This data will be exchanged for the first time in autumn 2018. Parliament adopted the federal decrees concerning the introduction of the AEOI with further partner states from 2018/1019 in December 2017. This means that Swiss financial institutions have been collecting account information in connection with a further 38 partner states (including Hong Kong and Singapore) since 1 January 2018, and this will be exchanged for the first time in autumn 2019.
Combating tax evasion
In the wake of the financial and debt crisis, combating tax evasion worldwide has become an important issue which is broadly pursued by the global community. In July 2014, the OECD Council adopted the new global standard for the international automatic exchange of information in tax matters. During the plenary meeting of the Global Forum in October 2014, almost 100 countries committed themselves to introducing this new global standard. Approximately 50 states have announced that they will start to exchange in 2017 and the remainder will follow in 2018. Domestic bank client confidentiality in Switzerland is not affected by the AEOI.
The global standard
Switzerland actively participated in the preparation of the global standard. It was important for the Federal Council that the standard satisfied exacting requirements in terms of compliance with data protection and the principle of speciality. Consequently, data may be used solely for tax purposes. The standard should also guarantee reciprocity and encompass robust regulations for identifying the beneficial owners of all types of legal entity, including trusts and domiciliary companies.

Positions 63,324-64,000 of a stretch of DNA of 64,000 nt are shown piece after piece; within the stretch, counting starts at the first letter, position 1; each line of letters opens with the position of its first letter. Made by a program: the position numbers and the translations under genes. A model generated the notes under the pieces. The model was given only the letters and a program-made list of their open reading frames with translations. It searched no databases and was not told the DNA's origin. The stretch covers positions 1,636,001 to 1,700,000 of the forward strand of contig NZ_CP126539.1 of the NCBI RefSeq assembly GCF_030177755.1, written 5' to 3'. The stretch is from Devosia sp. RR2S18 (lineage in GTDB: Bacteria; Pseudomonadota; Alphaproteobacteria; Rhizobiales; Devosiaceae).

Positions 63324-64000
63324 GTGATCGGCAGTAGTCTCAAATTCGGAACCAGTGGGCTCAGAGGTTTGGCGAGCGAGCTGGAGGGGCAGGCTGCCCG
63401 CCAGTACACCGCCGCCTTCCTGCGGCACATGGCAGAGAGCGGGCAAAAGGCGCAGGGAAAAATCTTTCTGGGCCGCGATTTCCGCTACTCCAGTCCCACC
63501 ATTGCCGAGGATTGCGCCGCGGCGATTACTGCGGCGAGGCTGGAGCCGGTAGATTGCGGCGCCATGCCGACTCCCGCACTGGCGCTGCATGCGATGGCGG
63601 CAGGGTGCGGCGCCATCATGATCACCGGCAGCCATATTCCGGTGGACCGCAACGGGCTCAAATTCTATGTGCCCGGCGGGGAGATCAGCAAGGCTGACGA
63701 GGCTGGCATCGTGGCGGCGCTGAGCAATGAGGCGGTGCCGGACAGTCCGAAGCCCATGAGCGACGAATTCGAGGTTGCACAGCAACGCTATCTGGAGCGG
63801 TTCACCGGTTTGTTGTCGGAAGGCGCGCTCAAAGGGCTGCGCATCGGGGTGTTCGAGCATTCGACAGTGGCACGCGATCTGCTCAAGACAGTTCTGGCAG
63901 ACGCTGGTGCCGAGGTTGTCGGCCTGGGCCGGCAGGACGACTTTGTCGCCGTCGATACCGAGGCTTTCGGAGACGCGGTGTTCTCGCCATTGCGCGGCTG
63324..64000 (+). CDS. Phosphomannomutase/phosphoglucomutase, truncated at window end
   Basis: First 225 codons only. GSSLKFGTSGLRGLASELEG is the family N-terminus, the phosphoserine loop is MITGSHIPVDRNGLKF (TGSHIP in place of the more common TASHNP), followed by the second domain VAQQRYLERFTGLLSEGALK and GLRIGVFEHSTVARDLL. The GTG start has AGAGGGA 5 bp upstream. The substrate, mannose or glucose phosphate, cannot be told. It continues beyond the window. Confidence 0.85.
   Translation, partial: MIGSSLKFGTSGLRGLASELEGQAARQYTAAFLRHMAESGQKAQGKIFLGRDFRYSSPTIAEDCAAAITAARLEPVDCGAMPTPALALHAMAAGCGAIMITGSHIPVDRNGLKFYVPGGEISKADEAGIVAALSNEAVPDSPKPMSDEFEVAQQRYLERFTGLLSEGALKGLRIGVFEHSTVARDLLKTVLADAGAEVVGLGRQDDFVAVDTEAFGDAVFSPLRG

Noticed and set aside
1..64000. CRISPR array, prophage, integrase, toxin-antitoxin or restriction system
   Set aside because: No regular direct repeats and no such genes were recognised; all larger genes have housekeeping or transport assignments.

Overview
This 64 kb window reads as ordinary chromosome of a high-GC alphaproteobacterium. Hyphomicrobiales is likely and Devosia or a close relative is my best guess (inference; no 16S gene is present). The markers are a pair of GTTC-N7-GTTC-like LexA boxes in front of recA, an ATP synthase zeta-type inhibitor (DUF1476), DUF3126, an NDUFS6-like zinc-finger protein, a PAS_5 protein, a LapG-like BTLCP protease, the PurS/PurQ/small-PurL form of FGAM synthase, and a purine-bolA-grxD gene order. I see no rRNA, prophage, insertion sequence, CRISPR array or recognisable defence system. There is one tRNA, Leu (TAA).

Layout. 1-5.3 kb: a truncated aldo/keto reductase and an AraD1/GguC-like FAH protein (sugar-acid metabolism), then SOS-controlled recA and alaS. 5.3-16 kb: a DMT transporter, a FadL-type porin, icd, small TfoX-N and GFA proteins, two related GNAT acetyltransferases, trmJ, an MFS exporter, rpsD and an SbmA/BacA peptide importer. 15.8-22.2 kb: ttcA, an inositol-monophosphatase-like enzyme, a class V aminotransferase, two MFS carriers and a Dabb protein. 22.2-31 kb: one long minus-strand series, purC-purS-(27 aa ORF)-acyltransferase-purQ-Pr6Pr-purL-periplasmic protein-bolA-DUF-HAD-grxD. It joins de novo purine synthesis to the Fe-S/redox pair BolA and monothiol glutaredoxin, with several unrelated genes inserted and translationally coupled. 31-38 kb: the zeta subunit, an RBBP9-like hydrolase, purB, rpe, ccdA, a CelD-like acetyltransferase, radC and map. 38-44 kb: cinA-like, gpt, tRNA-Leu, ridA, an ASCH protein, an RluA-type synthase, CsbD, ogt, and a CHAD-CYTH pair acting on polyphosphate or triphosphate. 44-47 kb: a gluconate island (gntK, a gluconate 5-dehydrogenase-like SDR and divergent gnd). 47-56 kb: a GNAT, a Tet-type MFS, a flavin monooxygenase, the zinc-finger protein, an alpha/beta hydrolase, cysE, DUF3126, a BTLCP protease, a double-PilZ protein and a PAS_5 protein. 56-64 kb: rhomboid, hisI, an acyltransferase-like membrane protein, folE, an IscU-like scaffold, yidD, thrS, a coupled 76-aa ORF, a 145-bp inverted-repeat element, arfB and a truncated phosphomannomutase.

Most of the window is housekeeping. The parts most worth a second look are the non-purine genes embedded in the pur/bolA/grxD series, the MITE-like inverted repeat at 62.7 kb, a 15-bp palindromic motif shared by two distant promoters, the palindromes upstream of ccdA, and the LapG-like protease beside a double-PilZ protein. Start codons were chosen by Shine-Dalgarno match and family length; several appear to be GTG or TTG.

What information will be exchanged?
The standard applies for both natural persons and legal entities. The actual beneficial owners of the account have to be identified in application of the OECD standard and the FATF recommendations. The information to be transmitted includes account and tax identification numbers, as well as the names, addresses and dates of birth of taxpayers abroad with an account in a country other than the country of origin, all types of income and account balances.
Statutory basis and implementation
In order to be able to introduce the AEOI standard, the Federal Assembly adopted the Multilateral Convention on Mutual Administrative Assistance in Tax Matters (administrative assistance convention), the Multilateral Competent Authority Agreement on the Automatic Exchange of Financial Account Information (MCAA) and the Federal Act on the International Automatic Exchange of Information in Tax Matters (AEOI Act) on 18 December 2015. The Ordinance on the International Automatic Exchange of Information in Tax Matters (AEOI Ordinance), which contains the implementing provisions for the AEOI Act, was adopted by the Federal Council on 23 November 2016. The legal basis for the AEOI was thus created and entered into force on 1 January 2017.
The AEOI can be implemented by means of a bilateral treaty or on the basis of the MCAA. The MCAA is based on the OECD/Council of Europe Convention on Mutual Administrative Assistance in Tax Matters. It makes provision for the automatic exchange of information being activated bilaterally.